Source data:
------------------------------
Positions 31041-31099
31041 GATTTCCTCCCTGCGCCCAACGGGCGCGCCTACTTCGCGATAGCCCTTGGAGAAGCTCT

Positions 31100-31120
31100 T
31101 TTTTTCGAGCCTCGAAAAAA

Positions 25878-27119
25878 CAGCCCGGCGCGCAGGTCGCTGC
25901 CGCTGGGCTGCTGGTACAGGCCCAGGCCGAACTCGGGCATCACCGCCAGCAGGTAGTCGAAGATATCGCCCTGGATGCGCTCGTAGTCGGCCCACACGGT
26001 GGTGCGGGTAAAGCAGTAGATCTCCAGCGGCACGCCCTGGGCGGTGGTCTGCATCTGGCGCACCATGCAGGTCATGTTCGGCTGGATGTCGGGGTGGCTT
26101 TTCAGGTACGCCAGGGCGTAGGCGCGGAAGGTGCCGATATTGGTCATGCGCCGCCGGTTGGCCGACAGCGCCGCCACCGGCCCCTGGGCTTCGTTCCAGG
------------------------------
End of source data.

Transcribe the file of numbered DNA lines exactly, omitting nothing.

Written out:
Positions 31041-31099
31041 GATTTCCTCCCTGCGCCCAACGGGCGCGCCTACTTCGCGATAGCCCTTGGAGAAGCTCT

Positions 31100-31120
31100 T
31101 TTTTTCGAGCCTCGAAAAAA

Positions 25878-27119
25878 CAGCCCGGCGCGCAGGTCGCTGC
25901 CGCTGGGCTGCTGGTACAGGCCCAGGCCGAACTCGGGCATCACCGCCAGCAGGTAGTCGAAGATATCGCCCTGGATGCGCTCGTAGTCGGCCCACACGGT
26001 GGTGCGGGTAAAGCAGTAGATCTCCAGCGGCACGCCCTGGGCGGTGGTCTGCATCTGGCGCACCATGCAGGTCATGTTCGGCTGGATGTCGGGGTGGCTT
26101 TTCAGGTACGCCAGGGCGTAGGCGCGGAAGGTGCCGATATTGGTCATGCGCCGCCGGTTGGCCGACAGCGCCGCCACCGGCCCCTGGGCTTCGTTCCAGG